The CEO makes it as clear as he can.
Ferrari CEO Louis Camilleri says the Prancing Horse’s range wouldn’t be 50 percent electric vehicles anytime soon. “Certainly not in my lifetime” was the way he expressed the chances during the brand’s third-quarter 2020 earnings conference call.
Ferrari’s EV future came up during the question-and-answer session during the call. Adam Jonas from Morgan Stanley inquired whether switching fully to EVs would result in less complex vehicles that would also be less expensive to produce. “Could this create a very large cost efficiency opportunity for Ferrari while still providing your customers with the highest performance experience that they would expect from a Ferrari,” he asked.
Gallery: 2020 Ferrari SF90 Stradale: First Drive
Camilleri said the situation wasn’t nearly as simple as Jonas thought. Ferrari would never take a bunch of off-the-shelf EV components, cram them into a vehicle with the Prancing Horse on the front, and send it into showrooms. Engineering an electric model that’s worthy of the prestigious badge would require creating a very complex and special powertrain.
Jonas followed up by asking about the challenge of creating an electric Ferrari that makes a sound suitable for one of the brand’s machines. Camilleri replied: “That’s one element that we are working on, obviously, for competitive reasons. I’m not going to give you the details, but that’s something that we are quite comfortable that we can achieve.” The CEO also said that the company has “done a lot of work” on the noise of EVs.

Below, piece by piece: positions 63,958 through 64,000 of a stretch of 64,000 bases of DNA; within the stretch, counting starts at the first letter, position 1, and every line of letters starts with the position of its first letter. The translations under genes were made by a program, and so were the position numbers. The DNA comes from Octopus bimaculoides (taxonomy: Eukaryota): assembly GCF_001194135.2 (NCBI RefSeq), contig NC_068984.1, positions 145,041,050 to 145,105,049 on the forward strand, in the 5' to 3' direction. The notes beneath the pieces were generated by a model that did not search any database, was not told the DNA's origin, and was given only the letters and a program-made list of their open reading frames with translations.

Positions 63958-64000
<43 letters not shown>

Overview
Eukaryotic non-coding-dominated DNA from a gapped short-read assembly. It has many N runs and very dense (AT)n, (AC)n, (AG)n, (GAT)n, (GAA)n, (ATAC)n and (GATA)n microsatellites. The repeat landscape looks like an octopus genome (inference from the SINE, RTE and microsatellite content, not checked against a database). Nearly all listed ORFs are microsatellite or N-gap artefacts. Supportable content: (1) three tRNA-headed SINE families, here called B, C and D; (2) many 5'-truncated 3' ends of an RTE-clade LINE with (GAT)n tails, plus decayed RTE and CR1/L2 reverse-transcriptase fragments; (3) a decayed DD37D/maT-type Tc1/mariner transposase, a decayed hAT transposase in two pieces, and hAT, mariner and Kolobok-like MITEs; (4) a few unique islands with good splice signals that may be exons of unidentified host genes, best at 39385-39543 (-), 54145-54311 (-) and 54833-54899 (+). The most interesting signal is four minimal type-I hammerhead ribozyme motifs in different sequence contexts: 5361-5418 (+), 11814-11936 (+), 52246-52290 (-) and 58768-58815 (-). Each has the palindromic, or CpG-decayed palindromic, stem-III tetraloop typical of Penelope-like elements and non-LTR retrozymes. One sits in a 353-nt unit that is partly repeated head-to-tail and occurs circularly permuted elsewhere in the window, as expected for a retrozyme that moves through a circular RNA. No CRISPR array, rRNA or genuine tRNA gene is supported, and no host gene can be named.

While Ferrari doesn’t have an issue with creating hybrids like the SF90 Stradale, the company is being careful about moving into full EVs. In an earlier interview, chief marketing and commercial officer Enrico Galliera suggested that battery tech hasn’t become mature enough yet for the brand to feel comfortable building an electric vehicle.
Ferrari has good reason being conservative about moving into the EV market because people are still very interested in its combustion-powered products. In the Q3 earnings call, the company indicated that earnings before interest, taxes, depreciation, and amortization were up 6.4 percent over the previous year. This came despite total deliveries dropping 161 units to 2,313 vehicles in a year amid the COVID-19 outbreak.
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